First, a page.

Lazada recorded over 3,000 transactions per minute on average, while more than 20 million shoppers were in Lazada mobile app and website and top sellers raking in on average 60 times their daily volume.
Other than that, there were even cars available for the 11.11 sales, and all 11 units of the Volkswagen Polo B&W Edition were immediately sold out after a minute. In addition, Malaysians also bought 27 tonnes of Milo in the first two hours, over 13,000 Xiaomi phones and 4,500,000 pieces of diapers.
On the other hand, their closest competition Shopee recorded over 11 million orders across Southeast Asia during the 11.11 singles day sales, over four times more orders than what it received in 2017. The platform received over 42 million visits at its peak and sold over 52,000 items in a minute.
Oppo’s sub brand, Realme also launched their latest phone—the Realme 2 Pro phone on 11.11 and sold out all 2,500 units in just three hours.
With that, Realme set a new record among smartphone brands for the highest number of units sold for a first-time sale on Shopee.
Malaysians were well prepared for Singles’ Day; according to iPrice, consumers began searching for deals as early as 9.00pm on 10 November, a day before Singles’ Day. There was also a 47% increase in online traffic on 11 November when compared with a similar period in the previous month. Just goes to show how far we will go for good deals.
Image Credit: Unsplash/ freestocks.org
The streaming giant has been stepping up their presence in the Asian market by introducing cheaper plans for users and they are starting with Malaysia.
A lower-priced offering would be something different for Netflix, which has maintained or raised prices in major markets as it adds content and invests in local productions to draw subscribers. While the company hinting at experimenting with cheaper subscription deals in a conference call last month on its earnings, this is the first time Netflix has said it will test a lower-priced tier in some markets.
Netflix offers subscriptions at three price levels, and doesn’t plan to lower the price of its cheapest tier. Instead, they have created an alternate version of the service, or a fourth tier, that will have different features and cost less.
With that Netflix introduced its first mobile-only plan for just RM17 a month. Under this plan, subscribers get unlimited access to movies and TV shows available on the platform but can only use it on one handheld device, either a phone or tablet. However, the biggest restriction that I don’t think really matters is that the videos will only be available in standard definition (SD) and not high definition (HD).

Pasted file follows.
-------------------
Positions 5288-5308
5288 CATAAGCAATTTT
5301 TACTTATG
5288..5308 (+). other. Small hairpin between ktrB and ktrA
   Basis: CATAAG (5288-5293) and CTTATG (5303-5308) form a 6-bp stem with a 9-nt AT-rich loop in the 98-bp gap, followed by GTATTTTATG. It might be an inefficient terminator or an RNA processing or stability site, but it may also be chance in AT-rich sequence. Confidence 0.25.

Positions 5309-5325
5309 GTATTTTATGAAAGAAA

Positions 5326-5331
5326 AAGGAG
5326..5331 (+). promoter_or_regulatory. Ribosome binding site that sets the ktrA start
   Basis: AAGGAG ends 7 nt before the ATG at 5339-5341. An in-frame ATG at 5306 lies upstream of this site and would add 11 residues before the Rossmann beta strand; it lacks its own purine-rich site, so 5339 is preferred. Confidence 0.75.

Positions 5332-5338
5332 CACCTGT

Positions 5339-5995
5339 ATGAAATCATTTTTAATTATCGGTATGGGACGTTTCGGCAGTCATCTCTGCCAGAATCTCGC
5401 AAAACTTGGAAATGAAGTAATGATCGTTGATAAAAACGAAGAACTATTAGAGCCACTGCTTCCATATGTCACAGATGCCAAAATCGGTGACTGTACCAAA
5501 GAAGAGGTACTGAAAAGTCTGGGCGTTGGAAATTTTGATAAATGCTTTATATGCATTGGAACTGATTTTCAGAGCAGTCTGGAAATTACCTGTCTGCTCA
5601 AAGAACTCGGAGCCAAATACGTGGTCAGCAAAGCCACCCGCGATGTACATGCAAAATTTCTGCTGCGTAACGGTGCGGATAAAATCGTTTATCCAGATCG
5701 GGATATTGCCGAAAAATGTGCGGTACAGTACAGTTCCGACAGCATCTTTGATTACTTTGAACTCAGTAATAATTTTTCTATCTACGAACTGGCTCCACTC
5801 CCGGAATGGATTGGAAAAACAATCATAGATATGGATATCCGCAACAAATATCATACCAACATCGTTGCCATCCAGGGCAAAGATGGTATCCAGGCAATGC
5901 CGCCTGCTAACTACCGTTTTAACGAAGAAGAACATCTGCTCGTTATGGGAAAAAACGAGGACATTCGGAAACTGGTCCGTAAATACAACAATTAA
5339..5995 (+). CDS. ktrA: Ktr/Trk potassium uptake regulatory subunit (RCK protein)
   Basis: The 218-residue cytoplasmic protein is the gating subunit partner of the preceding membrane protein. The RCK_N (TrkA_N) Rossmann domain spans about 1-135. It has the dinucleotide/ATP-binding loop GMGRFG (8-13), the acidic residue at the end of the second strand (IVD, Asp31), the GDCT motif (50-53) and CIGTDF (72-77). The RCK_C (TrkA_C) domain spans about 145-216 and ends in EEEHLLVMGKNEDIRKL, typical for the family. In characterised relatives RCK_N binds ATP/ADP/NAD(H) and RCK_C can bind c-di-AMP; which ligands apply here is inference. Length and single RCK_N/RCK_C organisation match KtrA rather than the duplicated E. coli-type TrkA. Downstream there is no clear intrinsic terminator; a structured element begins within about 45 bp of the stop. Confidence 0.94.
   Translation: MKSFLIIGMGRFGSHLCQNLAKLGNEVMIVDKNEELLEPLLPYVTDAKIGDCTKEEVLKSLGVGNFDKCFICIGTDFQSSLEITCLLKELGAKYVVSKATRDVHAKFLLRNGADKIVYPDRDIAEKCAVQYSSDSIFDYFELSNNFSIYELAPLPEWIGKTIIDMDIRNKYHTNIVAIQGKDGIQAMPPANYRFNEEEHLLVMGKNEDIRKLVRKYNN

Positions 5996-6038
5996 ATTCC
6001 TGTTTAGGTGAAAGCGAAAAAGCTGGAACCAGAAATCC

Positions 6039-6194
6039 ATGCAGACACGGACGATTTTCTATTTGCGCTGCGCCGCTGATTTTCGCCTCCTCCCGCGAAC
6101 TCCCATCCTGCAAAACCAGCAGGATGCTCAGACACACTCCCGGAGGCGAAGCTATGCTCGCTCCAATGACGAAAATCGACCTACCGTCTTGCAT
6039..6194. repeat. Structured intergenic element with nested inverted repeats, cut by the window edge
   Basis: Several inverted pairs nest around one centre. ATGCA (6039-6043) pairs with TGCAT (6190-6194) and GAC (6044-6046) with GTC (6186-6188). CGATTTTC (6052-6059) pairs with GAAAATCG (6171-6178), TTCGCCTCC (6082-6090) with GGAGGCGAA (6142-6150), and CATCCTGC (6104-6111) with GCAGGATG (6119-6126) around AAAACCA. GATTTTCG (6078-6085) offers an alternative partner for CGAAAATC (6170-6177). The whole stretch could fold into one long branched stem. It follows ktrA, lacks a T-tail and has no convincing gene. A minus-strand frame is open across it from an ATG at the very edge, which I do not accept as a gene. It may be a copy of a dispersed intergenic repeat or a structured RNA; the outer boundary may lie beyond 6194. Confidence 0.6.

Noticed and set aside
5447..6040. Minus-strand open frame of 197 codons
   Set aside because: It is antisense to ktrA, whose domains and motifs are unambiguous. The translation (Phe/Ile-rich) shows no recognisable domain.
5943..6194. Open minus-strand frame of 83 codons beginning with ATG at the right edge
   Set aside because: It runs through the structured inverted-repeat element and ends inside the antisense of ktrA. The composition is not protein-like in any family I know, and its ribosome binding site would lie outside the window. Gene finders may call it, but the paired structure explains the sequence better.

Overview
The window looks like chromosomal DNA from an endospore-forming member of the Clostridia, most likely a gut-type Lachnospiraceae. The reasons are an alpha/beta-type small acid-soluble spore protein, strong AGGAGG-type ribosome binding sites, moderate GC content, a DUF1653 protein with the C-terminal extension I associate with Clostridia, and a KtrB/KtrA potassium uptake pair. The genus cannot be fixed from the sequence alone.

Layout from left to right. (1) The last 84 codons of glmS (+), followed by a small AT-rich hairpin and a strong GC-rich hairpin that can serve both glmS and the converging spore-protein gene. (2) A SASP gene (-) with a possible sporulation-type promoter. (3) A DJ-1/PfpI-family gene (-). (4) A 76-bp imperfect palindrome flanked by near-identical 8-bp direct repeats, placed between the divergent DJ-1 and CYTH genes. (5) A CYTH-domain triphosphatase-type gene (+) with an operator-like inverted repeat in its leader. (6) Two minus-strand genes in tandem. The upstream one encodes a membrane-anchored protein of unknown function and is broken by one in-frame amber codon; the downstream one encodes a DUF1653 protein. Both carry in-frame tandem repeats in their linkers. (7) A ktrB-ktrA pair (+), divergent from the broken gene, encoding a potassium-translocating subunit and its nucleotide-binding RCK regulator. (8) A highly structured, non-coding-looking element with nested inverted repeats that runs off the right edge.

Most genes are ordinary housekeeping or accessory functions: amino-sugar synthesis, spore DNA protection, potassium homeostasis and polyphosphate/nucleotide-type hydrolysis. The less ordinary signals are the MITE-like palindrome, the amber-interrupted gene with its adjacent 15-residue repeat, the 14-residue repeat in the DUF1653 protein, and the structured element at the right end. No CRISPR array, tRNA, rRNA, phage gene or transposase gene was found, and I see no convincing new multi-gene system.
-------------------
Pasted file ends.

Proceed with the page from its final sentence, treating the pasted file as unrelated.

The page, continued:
The latest plan is almost half of the cheapest plan available—Basic plan which costs RM33 a month but is also limited to SD and one screen at a time.
Image Credit: Unsplash/ MD Duran
In a recent tweet, the Ministry of Education Malaysia announced the setting up of a University Consortium on Blockchain Technology and the launch of the e-Scroll system—a University Degree issuance and verification system based on blockchain technology.
The system is designed to issue and verify the authenticity of university-issued degrees. The new government-backed consortium will initially be comprised of six public universities and their diploma-verifying system is set to operate using the NEM (XEM) blockchain.
Realising the need to safeguard the reputation and integrity of Malaysian universities, the ministry said it had taken decisive action to prevent degree fraud which also cheated and unfairly disadvantaged genuine students.
The ministry stated that the main objective behind the formation of the Consortium was to spread skills training and the development of the technology among university students and academics.
In the long run, the ministry added that the Consortium should also be able to offer industry standard blockchain based solutions which had the potential to generate revenue for the member universities.
Feature Image Credit: The E-Mag